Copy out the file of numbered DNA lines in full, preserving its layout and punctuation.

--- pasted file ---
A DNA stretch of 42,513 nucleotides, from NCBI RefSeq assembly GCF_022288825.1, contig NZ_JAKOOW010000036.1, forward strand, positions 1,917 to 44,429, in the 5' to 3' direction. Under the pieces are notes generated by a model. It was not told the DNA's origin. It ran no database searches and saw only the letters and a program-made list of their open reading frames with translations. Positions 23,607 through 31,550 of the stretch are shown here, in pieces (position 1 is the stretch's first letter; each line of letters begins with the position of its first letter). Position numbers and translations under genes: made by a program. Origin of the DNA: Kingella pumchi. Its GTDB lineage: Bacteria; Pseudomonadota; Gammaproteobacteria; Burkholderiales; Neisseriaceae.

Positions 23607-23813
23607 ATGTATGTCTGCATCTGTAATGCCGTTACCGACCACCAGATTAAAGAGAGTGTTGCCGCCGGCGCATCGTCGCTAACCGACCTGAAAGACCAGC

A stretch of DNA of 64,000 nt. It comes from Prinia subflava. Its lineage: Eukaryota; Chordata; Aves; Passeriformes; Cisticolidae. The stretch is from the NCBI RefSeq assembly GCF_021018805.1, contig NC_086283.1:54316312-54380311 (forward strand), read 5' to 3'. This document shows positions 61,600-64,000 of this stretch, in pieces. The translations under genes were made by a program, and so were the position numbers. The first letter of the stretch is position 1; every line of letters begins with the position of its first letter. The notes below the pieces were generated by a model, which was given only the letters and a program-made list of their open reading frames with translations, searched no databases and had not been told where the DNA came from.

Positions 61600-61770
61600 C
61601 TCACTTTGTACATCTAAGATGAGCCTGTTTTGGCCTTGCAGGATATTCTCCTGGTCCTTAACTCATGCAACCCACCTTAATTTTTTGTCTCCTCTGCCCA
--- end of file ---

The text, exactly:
A DNA stretch of 42,513 nucleotides, from NCBI RefSeq assembly GCF_022288825.1, contig NZ_JAKOOW010000036.1, forward strand, positions 1,917 to 44,429, in the 5' to 3' direction. Under the pieces are notes generated by a model. It was not told the DNA's origin. It ran no database searches and saw only the letters and a program-made list of their open reading frames with translations. Positions 23,607 through 31,550 of the stretch are shown here, in pieces (position 1 is the stretch's first letter; each line of letters begins with the position of its first letter). Position numbers and translations under genes: made by a program. Origin of the DNA: Kingella pumchi. Its GTDB lineage: Bacteria; Pseudomonadota; Gammaproteobacteria; Burkholderiales; Neisseriaceae.

Positions 23607-23813
23607 ATGTATGTCTGCATCTGTAATGCCGTTACCGACCACCAGATTAAAGAGAGTGTTGCCGCCGGCGCATCGTCGCTAACCGACCTGAAAGACCAGC

A stretch of DNA of 64,000 nt. It comes from Prinia subflava. Its lineage: Eukaryota; Chordata; Aves; Passeriformes; Cisticolidae. The stretch is from the NCBI RefSeq assembly GCF_021018805.1, contig NC_086283.1:54316312-54380311 (forward strand), read 5' to 3'. This document shows positions 61,600-64,000 of this stretch, in pieces. The translations under genes were made by a program, and so were the position numbers. The first letter of the stretch is position 1; every line of letters begins with the position of its first letter. The notes below the pieces were generated by a model, which was given only the letters and a program-made list of their open reading frames with translations, searched no databases and had not been told where the DNA came from.

Positions 61600-61770
61600 C
61601 TCACTTTGTACATCTAAGATGAGCCTGTTTTGGCCTTGCAGGATATTCTCCTGGTCCTTAACTCATGCAACCCACCTTAATTTTTTGTCTCCTCTGCCCA